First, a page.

How To Manage Older Subordinates

One of the most difficult management problems is how to deal with much older subordinates. Why is this so? Foremost is the entrenched difference in beliefs, and second is the frequent lack of respect, especially if you are much younger than them. Many simply doubt your credentials to preside as a superior.
My observation is that most people who have to handle hostile seniors tend to have faulty strategies in handling the matter. Usually, the approach is in the extreme, from tolerance to threats. Both are rarely effective and, in most cases, aggravate the situation. What is needed is to have a long-range plan to chart the best moves instead of just going by gut feel.
To assist you in navigating this common dilemma, look over the suggestions below to serve as a guide:
Study their needs and desires. Although certain traits may be more common in their group, it would be a blunder to stereotype all seniors. You must manage them based on their particular situation. Those near retiring are the most difficult to change, simply because they feel they are unlikely to be fired and that they are no longer aspiring for a higher position. One other factor is the difference in both physical capability and priorities. The older the person is, the less likely he will be tolerant of overtime work or activities that will sap his strength. He will strongly prefer to go home to his family than to stay out late.
Show respect. Filipino culture demands respect for the elderly. This is true even in the work place. Besides the mandatory “po” and “ho”, care must be taken not to raise your voice even when reprimanding those who are significantly older than yourself. Structure your instructions in the form of a request instead of an order. This will get more willing compliance. While a humble approach is better regarded by everyone, this is even more important when dealing with the elderly.
Act swiftly. The first few weeks you are in charge will be critical. You must act decisively soon, or else change will be more difficult to implement. People are more likely to accept change at the start when they are expecting that changes will be made. If you wait too long, they may think that you will just maintain the status quo.
Profit from their experience. Instead of treating their knowledge with contempt, you must realize the priceless value of their experience. You may think that they are dinosaurs with obsolete ideas that are holding up the company from progressing. In reality, it is you who are more likely to be out of touch with reality. Experience is indeed the best teacher and they have many more years of experience than you do; it would be best to hear out their opinions before embarking on changes that may backfire. The great thing about letting seniors “show you the ropes” is, besides learning from them, they will be more conducive to cooperate with your initiatives since you will have built a reservoir of good will.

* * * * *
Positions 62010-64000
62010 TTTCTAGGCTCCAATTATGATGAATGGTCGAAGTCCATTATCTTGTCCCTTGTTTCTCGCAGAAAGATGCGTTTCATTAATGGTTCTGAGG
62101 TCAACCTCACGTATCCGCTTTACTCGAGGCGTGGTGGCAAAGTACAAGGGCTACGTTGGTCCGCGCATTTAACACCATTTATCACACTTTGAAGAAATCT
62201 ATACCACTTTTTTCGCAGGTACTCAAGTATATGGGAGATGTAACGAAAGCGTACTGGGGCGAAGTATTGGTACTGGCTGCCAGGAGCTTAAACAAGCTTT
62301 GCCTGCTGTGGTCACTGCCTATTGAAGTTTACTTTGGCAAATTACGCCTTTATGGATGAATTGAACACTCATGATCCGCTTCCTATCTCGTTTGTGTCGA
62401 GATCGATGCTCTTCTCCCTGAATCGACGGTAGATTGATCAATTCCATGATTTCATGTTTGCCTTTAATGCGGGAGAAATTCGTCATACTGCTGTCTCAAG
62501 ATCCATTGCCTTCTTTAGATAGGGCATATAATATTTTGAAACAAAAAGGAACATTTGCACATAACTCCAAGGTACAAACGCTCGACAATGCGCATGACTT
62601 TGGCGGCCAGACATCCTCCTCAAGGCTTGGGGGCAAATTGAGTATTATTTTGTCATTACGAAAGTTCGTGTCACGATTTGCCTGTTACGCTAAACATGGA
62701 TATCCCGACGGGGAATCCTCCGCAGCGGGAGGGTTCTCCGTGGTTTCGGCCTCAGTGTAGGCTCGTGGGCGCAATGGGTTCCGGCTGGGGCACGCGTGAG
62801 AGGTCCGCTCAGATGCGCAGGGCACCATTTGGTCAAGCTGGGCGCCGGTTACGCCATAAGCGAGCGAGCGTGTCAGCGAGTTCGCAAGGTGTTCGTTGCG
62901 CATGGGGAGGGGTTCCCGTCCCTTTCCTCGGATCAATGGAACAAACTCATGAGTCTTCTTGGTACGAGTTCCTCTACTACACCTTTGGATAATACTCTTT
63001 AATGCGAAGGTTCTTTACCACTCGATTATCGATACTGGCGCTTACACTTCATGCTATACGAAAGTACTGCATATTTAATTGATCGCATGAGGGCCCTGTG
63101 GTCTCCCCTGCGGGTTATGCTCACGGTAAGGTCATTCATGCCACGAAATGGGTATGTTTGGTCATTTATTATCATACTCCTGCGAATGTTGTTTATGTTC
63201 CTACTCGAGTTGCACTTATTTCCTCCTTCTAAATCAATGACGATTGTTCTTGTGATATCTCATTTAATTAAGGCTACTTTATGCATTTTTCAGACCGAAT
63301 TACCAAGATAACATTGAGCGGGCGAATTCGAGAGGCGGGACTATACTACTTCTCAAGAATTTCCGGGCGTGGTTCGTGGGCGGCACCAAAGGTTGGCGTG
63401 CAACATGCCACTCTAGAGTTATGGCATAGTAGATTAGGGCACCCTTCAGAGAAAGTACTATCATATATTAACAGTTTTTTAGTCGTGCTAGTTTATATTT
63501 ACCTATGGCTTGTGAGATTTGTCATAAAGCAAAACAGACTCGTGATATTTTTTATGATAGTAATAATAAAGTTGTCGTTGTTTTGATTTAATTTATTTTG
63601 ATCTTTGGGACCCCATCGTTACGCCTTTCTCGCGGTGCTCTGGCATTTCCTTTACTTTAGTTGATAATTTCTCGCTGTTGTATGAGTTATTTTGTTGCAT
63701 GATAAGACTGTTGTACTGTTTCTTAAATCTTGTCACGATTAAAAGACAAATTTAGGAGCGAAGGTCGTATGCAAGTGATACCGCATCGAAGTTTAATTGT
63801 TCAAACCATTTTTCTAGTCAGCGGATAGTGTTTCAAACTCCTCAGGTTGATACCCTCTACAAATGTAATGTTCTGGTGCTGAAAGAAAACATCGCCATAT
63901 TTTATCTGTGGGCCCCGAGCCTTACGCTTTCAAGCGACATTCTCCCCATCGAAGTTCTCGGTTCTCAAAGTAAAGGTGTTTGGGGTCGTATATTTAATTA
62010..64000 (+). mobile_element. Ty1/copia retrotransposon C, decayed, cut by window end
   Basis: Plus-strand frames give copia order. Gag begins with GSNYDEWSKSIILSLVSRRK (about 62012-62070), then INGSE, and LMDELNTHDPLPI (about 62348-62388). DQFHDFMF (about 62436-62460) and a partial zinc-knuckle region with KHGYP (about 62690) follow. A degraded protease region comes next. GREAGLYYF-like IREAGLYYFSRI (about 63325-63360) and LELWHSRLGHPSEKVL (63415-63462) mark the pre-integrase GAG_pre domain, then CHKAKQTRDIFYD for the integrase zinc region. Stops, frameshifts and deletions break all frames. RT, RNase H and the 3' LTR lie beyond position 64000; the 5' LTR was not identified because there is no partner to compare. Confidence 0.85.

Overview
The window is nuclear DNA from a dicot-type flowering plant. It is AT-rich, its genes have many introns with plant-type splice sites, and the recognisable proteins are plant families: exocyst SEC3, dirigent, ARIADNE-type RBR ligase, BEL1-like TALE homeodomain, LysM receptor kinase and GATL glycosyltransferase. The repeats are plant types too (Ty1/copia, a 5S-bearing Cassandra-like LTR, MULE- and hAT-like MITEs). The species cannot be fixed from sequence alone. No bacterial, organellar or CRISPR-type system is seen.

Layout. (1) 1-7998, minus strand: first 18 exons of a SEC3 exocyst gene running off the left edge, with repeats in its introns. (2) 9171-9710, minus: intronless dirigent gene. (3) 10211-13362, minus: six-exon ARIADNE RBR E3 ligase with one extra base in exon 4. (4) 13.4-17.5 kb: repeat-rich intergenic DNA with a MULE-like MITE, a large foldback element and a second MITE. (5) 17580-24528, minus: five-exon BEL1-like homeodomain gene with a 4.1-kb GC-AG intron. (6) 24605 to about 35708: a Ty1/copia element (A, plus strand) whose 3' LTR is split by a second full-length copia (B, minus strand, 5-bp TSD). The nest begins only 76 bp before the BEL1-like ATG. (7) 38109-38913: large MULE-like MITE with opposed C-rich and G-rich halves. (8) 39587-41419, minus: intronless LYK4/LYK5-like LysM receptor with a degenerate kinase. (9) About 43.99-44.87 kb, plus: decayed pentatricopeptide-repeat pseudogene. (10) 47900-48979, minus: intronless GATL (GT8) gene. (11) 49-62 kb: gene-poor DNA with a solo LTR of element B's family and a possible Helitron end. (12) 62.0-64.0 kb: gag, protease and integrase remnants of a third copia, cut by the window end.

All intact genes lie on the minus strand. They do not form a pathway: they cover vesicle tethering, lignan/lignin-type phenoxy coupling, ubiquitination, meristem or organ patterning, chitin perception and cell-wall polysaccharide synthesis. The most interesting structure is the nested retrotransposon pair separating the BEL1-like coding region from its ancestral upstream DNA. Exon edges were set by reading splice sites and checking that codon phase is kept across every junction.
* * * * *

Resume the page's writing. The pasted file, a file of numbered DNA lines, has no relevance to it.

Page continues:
Give them needed training. Instead of worrying about their outmoded skills, it would be more constructive to first try if it is possible for them to learn it through training. There are now plenty of companies that specialize in short courses that can enable people to be up-to-date with their skills. People tend to underestimate both the older person’s desire and capability to learn new things. Studies show that elderly people not suffering from mental illness are highly trainable. Just be sensitive to seniors’ fears of looking stupid if they are unable to learn at the pace of their younger co-workers. You should look for ways to allay this apprehension. One possibility is that you could have them taught separately. One of the areas where older people often are lacking is in the use of computers and application software.
Do not allow uncooperative behavior indefinitely. There are many reasons why a person may fail to respond positively to any measure you take. It may be that the person is bound to benefit by your failure (he may be hoping to take over your position!). It is also possible that his beliefs are just different from yours and that he has no intention of changing. After you have tried all the less painful options, in hopeless cases, you must consider terminating his services. This may be difficult to implement especially if the person has a family to feed and is unlikely to get another job that pays as well. However, letting one person off the hook may be taken as a sign that your orders can be freely ignored. You may also be prevented from taking disciplinary action against other personnel if you fail to apply company rules to everyone. Ultimately, it is the employee himself who is responsible for the consequences of his actions.
The problem with senior subordinates is rarely insoluble. There are many ways and means to make them a productive part of your team. Once you learn how to best deal with them, you may change your mind and find yourself looking for older, experienced people as your ideal employees.

*Originally published by the Manila Bulletin. C-4, Sunday, September 23, 2012. Written by Ruben Anlacan, Jr. (President, BusinessCoach, Inc.) All rights reserved. May not be reproduced or copied without express written permission of the copyright holders.